Iraqi forces freed a large number of prisoners from an underground jail run by the so-called ‘Islamic State of Iraq and the Levant’ (ISIL) takfiri group during a battle to retake a western town from the takfiris, officials said on Saturday.
Security forces have recaptured parts of Heet, which was one of the largest population centers in Anbar province still held by ISIL, but other areas remain under jihadist control.
“During their advance to liberate and clear the town of Heet from the (ISIL) organization, security forces were able to discover a large prison,” police Colonel Fadhel al-Nimrawi.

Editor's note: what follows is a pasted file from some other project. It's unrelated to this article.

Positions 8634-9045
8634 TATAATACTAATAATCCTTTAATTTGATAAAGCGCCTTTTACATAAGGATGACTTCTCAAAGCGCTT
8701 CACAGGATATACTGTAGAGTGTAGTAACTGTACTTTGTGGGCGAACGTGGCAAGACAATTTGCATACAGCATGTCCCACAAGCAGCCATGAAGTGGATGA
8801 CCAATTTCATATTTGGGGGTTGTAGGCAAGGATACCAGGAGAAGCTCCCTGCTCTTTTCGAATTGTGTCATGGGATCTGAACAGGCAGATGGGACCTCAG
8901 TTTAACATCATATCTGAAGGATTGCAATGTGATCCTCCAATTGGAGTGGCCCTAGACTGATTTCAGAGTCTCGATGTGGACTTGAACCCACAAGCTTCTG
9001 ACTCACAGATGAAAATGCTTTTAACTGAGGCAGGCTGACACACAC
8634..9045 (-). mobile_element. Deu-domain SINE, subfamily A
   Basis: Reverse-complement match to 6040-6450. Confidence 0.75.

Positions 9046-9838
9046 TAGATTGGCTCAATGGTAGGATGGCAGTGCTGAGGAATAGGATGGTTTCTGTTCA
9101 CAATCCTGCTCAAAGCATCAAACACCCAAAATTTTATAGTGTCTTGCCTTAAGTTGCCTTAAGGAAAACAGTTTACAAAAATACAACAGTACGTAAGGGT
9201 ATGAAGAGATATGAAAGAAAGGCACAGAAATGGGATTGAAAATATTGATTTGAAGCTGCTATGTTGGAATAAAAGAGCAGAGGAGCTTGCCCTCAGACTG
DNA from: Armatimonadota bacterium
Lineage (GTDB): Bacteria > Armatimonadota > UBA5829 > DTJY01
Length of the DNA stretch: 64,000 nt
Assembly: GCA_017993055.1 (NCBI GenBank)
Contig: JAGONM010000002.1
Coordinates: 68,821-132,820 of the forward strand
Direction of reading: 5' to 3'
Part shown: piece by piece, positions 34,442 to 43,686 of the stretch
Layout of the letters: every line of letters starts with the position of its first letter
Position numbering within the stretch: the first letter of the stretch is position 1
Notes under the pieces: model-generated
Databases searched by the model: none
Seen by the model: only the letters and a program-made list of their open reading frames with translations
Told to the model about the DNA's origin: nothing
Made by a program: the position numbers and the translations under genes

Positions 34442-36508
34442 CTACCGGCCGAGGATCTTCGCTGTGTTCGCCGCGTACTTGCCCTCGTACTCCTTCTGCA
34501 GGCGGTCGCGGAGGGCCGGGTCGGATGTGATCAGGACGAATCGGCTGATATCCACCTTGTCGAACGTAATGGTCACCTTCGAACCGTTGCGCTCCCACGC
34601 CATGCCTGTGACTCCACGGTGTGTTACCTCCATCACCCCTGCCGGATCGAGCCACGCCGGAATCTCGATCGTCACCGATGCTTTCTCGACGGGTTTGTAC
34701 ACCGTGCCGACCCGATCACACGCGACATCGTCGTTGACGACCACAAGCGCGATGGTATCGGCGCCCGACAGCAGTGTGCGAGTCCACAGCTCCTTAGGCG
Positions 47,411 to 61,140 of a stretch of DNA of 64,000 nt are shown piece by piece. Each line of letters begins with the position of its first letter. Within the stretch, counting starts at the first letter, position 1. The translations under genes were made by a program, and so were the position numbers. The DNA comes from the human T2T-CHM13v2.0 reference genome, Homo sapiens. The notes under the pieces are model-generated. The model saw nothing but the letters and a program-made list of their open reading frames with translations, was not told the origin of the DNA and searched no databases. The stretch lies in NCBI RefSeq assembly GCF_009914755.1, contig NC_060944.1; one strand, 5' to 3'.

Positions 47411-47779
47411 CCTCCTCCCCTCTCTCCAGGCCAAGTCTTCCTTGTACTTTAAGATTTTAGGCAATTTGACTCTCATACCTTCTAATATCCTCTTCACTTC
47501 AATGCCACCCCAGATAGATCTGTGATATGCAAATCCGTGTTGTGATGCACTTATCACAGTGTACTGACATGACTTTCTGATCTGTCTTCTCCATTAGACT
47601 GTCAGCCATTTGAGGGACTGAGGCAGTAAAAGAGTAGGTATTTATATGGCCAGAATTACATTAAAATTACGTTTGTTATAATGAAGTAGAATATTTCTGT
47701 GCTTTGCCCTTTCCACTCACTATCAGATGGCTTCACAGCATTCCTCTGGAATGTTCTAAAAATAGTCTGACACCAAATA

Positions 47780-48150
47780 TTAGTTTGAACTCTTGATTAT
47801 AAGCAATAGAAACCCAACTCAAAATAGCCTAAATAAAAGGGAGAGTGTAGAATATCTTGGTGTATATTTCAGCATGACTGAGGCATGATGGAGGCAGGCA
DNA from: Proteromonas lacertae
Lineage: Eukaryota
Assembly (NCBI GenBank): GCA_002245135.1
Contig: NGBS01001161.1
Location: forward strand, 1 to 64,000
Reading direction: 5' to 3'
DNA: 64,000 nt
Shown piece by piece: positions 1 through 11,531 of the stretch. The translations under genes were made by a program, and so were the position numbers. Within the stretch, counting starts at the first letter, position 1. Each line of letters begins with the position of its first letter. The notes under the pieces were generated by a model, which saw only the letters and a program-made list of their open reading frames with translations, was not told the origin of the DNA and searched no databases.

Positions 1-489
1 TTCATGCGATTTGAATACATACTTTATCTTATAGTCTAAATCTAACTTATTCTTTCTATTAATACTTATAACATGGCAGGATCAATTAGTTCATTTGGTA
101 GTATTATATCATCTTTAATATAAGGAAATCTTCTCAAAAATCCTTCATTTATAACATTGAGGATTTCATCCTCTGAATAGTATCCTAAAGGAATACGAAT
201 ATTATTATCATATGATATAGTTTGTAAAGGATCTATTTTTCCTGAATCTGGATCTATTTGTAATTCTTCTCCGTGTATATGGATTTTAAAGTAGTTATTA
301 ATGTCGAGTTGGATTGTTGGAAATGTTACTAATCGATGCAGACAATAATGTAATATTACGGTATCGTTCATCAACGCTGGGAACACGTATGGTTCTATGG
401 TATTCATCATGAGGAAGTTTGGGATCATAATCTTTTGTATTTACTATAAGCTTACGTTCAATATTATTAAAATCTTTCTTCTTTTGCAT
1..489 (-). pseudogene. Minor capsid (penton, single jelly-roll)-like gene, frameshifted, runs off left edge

“The prison was underground” and held 1,500 people, who were freed by security forces, Nimrawi said.
Malallah al-Obeidi, a local official in Anbar, also put the number of freed prisoners at around 1,500, saying most of them were civilians.
Muhannad al-Dulaimi, the official responsible for the Heet area, also confirmed the discovery of a “large prison” in the town, but did not say how many people it held.
Iraq began a broad offensive to retake Heet in mid-March, but a significant number of troops were pulled out of Anbar to protect protesters in Baghdad, which may have delayed the drive.